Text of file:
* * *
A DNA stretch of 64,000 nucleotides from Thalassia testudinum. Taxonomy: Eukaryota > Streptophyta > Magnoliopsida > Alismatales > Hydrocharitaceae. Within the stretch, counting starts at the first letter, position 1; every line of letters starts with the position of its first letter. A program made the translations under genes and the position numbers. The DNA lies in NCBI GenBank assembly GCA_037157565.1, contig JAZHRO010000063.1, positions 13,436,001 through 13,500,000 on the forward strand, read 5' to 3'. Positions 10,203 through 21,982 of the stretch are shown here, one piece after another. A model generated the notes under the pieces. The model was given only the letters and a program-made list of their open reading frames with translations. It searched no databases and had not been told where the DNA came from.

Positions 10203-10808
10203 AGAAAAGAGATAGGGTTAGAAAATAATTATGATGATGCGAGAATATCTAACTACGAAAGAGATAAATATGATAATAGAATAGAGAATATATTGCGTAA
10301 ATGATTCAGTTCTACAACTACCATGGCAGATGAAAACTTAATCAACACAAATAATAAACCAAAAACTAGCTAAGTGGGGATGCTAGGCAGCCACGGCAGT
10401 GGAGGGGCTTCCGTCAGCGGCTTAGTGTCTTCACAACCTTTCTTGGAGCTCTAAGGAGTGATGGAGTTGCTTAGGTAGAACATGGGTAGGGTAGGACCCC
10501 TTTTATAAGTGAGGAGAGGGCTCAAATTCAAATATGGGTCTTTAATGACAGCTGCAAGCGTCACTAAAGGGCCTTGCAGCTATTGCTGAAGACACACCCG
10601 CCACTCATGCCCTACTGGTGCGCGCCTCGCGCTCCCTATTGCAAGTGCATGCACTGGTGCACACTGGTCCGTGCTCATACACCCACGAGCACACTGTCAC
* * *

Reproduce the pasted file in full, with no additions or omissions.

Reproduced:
A DNA stretch of 64,000 nucleotides from Thalassia testudinum. Taxonomy: Eukaryota > Streptophyta > Magnoliopsida > Alismatales > Hydrocharitaceae. Within the stretch, counting starts at the first letter, position 1; every line of letters starts with the position of its first letter. A program made the translations under genes and the position numbers. The DNA lies in NCBI GenBank assembly GCA_037157565.1, contig JAZHRO010000063.1, positions 13,436,001 through 13,500,000 on the forward strand, read 5' to 3'. Positions 10,203 through 21,982 of the stretch are shown here, one piece after another. A model generated the notes under the pieces. The model was given only the letters and a program-made list of their open reading frames with translations. It searched no databases and had not been told where the DNA came from.

Positions 10203-10808
10203 AGAAAAGAGATAGGGTTAGAAAATAATTATGATGATGCGAGAATATCTAACTACGAAAGAGATAAATATGATAATAGAATAGAGAATATATTGCGTAA
10301 ATGATTCAGTTCTACAACTACCATGGCAGATGAAAACTTAATCAACACAAATAATAAACCAAAAACTAGCTAAGTGGGGATGCTAGGCAGCCACGGCAGT
10401 GGAGGGGCTTCCGTCAGCGGCTTAGTGTCTTCACAACCTTTCTTGGAGCTCTAAGGAGTGATGGAGTTGCTTAGGTAGAACATGGGTAGGGTAGGACCCC
10501 TTTTATAAGTGAGGAGAGGGCTCAAATTCAAATATGGGTCTTTAATGACAGCTGCAAGCGTCACTAAAGGGCCTTGCAGCTATTGCTGAAGACACACCCG
10601 CCACTCATGCCCTACTGGTGCGCGCCTCGCGCTCCCTATTGCAAGTGCATGCACTGGTGCACACTGGTCCGTGCTCATACACCCACGAGCACACTGTCAC